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Health board to pay after worker almost loses toe

Health board to pay after worker almost loses toe

A locking pin missing from a patient lifting hoist has cost the Capital and Coast District Health Board $7500, after the Occupational Safety and Health Service successfully prosecuted the board over an accident where a staff member nearly lost her big toe.

In the Wellington District Court today, the board was ordered to pay the $7500 to the victim of the October 2003 accident. The board had pleaded guilty to a charge of failing to take all practicable steps to ensure the woman’s safety at work.

The accident happened when part of a hoist used for lifting patients into a hydrotherapy pool at Kenepuru Hospital fell off and landed on the woman’s foot, partially amputating her big toe.

OSH service manager for Wellington/Kapiti Rob Scriven said that when OSH investigated the accident, the inspector discovered the hoist was missing a locking pin that would have prevented the part falling off.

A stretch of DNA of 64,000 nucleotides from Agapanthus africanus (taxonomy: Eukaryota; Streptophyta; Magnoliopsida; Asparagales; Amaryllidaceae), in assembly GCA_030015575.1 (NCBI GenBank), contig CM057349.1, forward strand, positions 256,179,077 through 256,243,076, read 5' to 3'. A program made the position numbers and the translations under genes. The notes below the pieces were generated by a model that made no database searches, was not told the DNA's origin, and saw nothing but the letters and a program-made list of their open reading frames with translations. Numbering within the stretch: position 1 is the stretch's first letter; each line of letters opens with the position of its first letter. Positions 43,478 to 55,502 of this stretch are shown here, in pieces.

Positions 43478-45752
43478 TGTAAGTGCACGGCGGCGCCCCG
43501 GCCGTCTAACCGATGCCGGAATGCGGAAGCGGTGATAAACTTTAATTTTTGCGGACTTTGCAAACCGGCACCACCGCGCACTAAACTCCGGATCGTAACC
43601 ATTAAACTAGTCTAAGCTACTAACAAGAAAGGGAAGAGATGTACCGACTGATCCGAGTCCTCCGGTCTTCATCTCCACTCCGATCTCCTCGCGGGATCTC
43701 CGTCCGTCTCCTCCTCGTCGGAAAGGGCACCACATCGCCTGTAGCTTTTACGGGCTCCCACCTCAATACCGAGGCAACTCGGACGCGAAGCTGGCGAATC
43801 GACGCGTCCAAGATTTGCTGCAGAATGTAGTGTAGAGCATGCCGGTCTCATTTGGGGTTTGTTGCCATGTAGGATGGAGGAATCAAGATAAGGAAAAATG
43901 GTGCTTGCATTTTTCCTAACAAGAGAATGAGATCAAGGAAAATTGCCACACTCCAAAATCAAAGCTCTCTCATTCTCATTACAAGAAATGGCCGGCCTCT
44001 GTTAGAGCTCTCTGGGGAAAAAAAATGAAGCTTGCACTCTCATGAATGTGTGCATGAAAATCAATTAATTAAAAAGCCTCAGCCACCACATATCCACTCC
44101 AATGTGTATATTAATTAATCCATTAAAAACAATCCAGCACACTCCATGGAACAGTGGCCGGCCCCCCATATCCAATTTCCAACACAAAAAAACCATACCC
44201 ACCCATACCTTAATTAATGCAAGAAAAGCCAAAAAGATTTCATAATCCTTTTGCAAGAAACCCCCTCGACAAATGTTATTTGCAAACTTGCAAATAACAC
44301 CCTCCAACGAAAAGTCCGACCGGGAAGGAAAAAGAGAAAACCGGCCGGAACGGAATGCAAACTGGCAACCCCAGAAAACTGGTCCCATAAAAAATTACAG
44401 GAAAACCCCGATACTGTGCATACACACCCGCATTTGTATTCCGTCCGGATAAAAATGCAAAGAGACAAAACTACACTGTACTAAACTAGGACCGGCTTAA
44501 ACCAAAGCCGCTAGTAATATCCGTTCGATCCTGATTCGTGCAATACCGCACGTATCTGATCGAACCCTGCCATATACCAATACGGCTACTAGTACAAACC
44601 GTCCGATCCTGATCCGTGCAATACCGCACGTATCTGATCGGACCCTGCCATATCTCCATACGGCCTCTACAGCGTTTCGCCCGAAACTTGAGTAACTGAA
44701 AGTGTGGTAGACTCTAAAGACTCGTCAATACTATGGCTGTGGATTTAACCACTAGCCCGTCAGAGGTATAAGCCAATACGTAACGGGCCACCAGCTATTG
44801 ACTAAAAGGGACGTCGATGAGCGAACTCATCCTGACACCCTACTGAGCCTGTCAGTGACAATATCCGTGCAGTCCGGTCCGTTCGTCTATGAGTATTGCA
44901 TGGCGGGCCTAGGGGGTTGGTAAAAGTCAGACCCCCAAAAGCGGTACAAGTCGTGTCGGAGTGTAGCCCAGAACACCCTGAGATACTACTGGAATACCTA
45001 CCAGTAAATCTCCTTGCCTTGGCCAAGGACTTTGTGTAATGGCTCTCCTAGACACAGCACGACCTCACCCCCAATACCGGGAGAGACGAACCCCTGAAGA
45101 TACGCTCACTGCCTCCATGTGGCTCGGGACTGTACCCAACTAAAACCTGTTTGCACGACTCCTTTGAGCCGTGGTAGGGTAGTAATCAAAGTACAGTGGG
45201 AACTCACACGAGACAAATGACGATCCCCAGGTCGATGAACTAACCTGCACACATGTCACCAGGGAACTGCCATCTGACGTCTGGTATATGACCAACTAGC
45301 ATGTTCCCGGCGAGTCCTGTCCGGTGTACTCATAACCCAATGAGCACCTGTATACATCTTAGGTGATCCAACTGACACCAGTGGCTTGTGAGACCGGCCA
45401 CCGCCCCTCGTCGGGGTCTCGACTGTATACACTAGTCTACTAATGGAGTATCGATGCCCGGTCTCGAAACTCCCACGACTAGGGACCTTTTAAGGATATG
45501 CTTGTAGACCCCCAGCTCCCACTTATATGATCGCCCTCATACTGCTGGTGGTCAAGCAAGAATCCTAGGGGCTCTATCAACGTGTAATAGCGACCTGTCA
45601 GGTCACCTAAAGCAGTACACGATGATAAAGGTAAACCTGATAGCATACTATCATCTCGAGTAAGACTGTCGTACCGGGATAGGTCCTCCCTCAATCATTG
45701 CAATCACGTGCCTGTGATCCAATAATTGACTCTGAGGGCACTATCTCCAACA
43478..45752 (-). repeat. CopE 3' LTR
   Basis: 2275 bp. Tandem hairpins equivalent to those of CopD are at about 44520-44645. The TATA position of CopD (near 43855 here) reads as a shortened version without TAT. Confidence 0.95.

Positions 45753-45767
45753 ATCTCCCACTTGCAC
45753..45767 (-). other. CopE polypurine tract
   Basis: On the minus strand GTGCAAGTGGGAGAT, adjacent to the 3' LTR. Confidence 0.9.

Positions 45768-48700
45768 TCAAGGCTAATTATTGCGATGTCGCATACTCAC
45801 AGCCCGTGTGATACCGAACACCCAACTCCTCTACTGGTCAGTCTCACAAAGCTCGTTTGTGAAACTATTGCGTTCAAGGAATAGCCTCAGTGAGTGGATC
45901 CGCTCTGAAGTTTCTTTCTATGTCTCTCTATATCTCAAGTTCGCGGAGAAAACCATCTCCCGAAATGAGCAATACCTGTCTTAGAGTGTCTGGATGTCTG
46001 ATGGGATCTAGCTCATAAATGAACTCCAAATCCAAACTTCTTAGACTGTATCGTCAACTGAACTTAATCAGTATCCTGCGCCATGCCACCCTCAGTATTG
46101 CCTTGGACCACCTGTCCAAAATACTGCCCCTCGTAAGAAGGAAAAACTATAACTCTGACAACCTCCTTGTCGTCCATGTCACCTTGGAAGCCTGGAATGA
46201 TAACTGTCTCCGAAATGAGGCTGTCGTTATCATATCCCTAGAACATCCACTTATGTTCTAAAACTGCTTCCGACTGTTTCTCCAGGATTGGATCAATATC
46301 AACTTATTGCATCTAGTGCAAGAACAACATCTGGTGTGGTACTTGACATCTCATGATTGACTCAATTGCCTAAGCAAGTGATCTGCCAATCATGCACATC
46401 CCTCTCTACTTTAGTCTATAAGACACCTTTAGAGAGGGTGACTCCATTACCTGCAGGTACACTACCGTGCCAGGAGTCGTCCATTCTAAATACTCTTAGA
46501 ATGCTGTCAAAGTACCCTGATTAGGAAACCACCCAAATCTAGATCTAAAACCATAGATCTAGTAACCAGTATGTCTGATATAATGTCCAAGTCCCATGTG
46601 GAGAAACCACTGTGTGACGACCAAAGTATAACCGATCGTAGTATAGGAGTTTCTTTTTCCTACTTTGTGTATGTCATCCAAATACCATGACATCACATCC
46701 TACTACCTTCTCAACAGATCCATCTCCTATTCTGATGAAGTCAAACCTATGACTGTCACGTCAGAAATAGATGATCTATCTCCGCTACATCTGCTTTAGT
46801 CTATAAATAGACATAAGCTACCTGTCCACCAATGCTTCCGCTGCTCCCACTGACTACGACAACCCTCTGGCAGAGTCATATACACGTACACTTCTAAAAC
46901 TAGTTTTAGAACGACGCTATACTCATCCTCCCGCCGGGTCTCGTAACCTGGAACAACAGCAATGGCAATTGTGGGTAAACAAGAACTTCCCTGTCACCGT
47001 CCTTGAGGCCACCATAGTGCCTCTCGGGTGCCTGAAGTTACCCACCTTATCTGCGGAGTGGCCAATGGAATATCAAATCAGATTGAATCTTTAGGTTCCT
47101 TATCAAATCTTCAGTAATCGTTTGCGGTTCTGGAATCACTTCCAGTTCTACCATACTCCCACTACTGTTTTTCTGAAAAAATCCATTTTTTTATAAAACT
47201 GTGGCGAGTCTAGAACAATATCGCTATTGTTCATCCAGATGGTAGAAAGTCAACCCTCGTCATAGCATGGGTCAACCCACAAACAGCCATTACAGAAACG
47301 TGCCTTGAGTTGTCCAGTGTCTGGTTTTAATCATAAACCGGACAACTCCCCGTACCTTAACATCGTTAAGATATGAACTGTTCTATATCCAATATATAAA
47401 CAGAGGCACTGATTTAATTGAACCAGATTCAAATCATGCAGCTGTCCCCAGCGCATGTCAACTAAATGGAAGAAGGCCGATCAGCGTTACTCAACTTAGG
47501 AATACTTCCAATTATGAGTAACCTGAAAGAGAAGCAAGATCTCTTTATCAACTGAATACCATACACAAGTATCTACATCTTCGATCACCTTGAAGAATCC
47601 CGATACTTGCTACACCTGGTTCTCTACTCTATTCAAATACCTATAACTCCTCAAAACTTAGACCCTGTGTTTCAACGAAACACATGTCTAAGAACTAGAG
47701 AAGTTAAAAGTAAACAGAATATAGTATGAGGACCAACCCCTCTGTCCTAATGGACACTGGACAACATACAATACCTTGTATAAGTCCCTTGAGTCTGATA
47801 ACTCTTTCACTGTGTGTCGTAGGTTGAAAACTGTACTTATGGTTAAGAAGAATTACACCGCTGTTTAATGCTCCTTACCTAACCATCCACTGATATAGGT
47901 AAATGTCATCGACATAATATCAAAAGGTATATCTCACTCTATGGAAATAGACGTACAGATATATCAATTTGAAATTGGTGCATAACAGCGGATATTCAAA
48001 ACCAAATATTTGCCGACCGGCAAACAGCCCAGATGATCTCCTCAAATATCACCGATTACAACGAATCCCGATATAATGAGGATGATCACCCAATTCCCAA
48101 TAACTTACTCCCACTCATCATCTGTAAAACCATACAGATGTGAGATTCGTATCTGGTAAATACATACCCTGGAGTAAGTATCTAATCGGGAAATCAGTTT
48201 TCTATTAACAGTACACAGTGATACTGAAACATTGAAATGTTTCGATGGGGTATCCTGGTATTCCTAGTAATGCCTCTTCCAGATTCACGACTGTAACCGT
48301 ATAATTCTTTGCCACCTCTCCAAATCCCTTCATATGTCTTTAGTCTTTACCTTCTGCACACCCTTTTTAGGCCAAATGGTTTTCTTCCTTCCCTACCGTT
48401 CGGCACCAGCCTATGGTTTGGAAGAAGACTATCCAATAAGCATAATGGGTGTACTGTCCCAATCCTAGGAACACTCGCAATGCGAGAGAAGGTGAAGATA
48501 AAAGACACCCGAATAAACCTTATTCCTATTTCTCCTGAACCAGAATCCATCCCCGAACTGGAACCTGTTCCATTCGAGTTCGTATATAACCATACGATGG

“No one, including designated trainers and operators, knew that they were supposed to use a locking pin, and it appears that the pin had been missing for 11 years,” he said.

“This is a prime example of the need for organisations that use sophisticated equipment such as this to ensure that staff fully understand how the equipment works, how to use it appropriately and safely, and to ensure that it’s in proper working order.

“In this case, the staff member was very lucky not to lose her toe, or worse. Had there been a patient in the lifting hoist at the time of the accident, her injuries could have been far more serious, and the patient harmed also.”

Mr Scriven said that after the accident occurred, the health board moved to permanently fit a locking pin to the hoist, and put up signage to demonstrate correct use of the equipment. “Such easy steps to take to ensure safety, but unfortunately too late for this employee.”

He said employers must ensure that workplace hazards were identified and controlled correctly. “Everyone had the right to go to work and come home at the end of the day with all their digits intact.“

During sentencing, Justice Grace said it was “pure luck” that no one else had been injured over the 11 years the locking pin was missing, and found that the board’s culpability was high.

This is the first OSH prosecution of a District Health Board under the Health and Safety in Employment Act 1992 since the Crown Organisations (Criminal Liability) Act came into effect in October 2002, although Crown Health Enterprises had been prosecuted in the past.

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